Pearls, Pitfalls and Challenges in Toxicities Associated with Immotherapy and Targeted Therapies: What We Know Now
With the increasing use of cancer immunotherapies for a variety of cancers, including lung cancer, there has been a parallel increase in the toxicity profile across organ systems. The lungs are not the most frequent organ system adversely impacted by cancer immunotherapy, but toxicity to this organ system may be severe and potentially life-threatening. Practitioners must have a working knowledge that permits early identification of patients at risk for lung injury associated with cancer immunotherapies. Furthermore, knowledge of best practices regarding management and drug rechallenge in this group of patients is critical to successful patient outcomes.
This meeting is designed to meet the interests of medical oncologists, radiation oncologists, surgeons, physicists, nurses, diagnostic radiologists, pathologists, radiation therapists, radiation dosimetrists and pulmonologists.
Upon completion of this activity, participants should be able to do the following:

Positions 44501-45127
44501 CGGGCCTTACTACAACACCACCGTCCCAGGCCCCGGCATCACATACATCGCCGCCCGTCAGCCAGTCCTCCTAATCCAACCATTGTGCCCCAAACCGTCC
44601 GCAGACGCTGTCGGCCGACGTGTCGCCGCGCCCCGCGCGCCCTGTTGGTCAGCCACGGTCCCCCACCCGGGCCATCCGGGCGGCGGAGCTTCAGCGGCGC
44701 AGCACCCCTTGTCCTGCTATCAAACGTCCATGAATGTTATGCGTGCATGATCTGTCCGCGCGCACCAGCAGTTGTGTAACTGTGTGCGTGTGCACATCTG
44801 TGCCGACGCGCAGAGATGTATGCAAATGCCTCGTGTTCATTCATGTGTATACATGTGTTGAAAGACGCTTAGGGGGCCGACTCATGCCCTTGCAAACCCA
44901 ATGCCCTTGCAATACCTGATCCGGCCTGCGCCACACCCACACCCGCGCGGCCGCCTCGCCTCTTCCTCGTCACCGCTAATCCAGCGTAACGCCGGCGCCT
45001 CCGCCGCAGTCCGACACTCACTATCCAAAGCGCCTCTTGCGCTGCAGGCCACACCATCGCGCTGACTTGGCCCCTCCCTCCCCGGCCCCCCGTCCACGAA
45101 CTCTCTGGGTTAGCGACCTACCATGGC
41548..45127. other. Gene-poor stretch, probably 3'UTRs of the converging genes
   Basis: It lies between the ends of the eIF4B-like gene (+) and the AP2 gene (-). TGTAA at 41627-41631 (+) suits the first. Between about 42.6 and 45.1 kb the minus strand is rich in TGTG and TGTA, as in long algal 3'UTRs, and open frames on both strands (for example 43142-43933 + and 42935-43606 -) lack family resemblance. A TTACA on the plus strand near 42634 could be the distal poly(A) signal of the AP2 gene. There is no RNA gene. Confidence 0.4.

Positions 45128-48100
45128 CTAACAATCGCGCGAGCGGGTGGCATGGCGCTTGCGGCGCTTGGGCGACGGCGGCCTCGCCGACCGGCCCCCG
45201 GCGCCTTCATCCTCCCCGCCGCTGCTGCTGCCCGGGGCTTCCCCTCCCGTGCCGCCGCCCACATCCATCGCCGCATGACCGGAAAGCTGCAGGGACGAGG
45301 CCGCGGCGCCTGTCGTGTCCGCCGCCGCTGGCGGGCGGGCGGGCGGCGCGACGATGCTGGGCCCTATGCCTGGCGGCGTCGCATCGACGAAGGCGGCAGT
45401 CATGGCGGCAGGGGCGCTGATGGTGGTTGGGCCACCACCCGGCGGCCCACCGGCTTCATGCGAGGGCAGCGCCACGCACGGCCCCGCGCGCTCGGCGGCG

- Recognize patients at risk for immunotherapy-related lung toxicity.
- Recognize early clinical signs and symptoms of immunotherapy-related lung injury.
- Understand how to diagnose and manage patients with immunotherapy-related lung disease.
- Understand drug rechallenge strategies: Who? When? How?.
- Vickie Shannon, MD
- Abdul Rafeh Naqash, MB
- Karthik Suresh, MD
A list of all meeting faculty and Individual presenter disclosures are linked to their names in the Schedule of Events.
A list of all meeting planning committee members and their individual disclosures can be found on the Planning Committee website page.
The American Society for Radiation Oncology (ASTRO) is accredited by the Accreditation Council of Continuing Medical Education to provide continuing education to physicians.
ASTRO is awarded Deemed Status by the American Board of Radiology to provide SA-CME as part of Part II Maintenance of Certification.
- 1.00 AMA PRA Category 1 Credit™The American Society for Radiation Oncology (ASTRO) is accredited by the Accreditation Council for Continuing Medical Education for physicians. ASTRO designates this for a maximum of 1.00 AMA PRA Category 1 Credit™. Physicians should claim only the credit commensurate with the extent of their participation in the activity.
- 1.00 Certificate of AttendanceThis activity was designated for 1.00 AMA PRA Category 1 Credit™.